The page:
The Campaign Spot

Updated Early Vote Numbers for Colorado, Florida, Iowa, and Louisiana

The Colorado secretary of state announced today that 332,050 Coloradans have cast ballots already, and out of that total, 145,824 are registered Republicans, and 105,401 are registered Democrats. That translates to a 43.9 percent to 31.7 percent advantage for the GOP.

In 2012, as Barack Obama was winning the state 51 percent to 46 percent, Republicans led the 1.7 million mail ballots cast in 2012 by 37 percent to 35 percent. So Republicans should be expected to lead, but a 12-point lead is better news than a 2-point lead.

In Florida, the news is also good for Republicans, but the figures could change quickly: 559,133 registered Republicans have voted early or absentee, 421,425 registered Democrats, and 198,423 independent or other. That translates to a 47 percent to 36 percent advantage. The Miami Herald summarizes:

History aside, the advantage is with Gov. Rick Scott right now for a simple reason: More of his people are voting. And the fact is, Democrats pride themselves on doing well in early voting. And they’re losing it at the moment. The big test comes Saturday and Sunday, the first full weekend for early voting, when Democrats tend to flock to the polls.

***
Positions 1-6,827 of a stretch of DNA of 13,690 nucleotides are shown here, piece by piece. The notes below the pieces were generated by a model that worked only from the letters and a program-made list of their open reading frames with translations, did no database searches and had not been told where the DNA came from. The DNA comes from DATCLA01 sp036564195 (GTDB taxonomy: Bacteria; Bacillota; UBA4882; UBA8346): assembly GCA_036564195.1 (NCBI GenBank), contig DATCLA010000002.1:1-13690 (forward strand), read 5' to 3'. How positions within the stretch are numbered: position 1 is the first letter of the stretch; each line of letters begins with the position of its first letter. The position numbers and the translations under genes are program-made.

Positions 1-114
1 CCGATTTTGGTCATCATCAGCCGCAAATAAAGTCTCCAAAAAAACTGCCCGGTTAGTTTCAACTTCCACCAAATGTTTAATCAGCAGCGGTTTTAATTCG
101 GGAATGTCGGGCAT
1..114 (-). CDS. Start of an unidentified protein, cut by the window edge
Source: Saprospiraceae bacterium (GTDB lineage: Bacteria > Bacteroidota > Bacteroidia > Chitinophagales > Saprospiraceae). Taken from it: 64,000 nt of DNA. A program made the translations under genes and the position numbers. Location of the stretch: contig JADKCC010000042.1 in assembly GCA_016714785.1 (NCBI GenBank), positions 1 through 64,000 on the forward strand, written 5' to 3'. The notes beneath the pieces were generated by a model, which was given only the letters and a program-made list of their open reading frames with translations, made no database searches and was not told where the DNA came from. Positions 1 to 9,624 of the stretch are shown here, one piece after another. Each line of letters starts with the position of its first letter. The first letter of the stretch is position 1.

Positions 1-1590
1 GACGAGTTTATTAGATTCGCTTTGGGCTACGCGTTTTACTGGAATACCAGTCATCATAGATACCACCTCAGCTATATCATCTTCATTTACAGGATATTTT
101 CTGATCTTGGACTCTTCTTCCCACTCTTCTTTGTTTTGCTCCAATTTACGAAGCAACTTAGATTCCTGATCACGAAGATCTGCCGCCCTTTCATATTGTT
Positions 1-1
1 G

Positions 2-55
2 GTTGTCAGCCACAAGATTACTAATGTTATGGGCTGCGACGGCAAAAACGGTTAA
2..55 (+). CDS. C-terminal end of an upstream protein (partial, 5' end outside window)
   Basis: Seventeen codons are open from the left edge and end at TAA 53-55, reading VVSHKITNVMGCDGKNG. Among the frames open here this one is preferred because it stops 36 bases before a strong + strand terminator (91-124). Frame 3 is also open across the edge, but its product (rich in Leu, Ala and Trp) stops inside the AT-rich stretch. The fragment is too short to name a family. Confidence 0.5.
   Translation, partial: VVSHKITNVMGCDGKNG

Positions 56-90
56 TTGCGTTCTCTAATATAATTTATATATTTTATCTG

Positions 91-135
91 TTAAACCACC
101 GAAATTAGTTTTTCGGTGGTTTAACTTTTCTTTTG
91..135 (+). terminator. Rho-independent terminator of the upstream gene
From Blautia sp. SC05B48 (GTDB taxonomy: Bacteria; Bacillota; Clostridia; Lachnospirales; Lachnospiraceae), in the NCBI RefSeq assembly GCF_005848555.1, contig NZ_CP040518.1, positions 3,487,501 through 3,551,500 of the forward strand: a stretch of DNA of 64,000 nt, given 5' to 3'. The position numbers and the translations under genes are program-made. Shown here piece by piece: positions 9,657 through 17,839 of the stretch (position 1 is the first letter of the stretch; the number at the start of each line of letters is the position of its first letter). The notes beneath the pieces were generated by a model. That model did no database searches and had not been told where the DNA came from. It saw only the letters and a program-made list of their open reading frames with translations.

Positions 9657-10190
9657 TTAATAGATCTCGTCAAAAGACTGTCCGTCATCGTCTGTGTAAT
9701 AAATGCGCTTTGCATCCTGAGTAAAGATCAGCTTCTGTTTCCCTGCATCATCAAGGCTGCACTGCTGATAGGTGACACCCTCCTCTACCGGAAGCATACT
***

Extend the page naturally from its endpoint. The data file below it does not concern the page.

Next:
In Iowa, the GOP and Democrats are nearly tied in the number of returned absentee ballots — a mere 170-vote difference in favor of registered Democrats, with 238,147 ballots returned.

If Democrats want good cheer, they can point to Louisiana, where 20,760 of the first 38,620 ballots were cast by registered Democrats, and only 12,883 by Republicans. But this partially reflects the heavy partisan divide in the state’s registration; Louisiana has an electorate consisting of 47.1 percent registered Democrats and 27.5 percent registered Republicans, while having a GOP governor, one GOP U.S. senator and one Democratic one, and five Republican members out of six in the state’s congressional delegation.

Also note that those 38,000 ballots represent a small fraction of the expected total vote; back in 2010, with a less competitive U.S. Senate race, more than 1.2 million ballots were cast.

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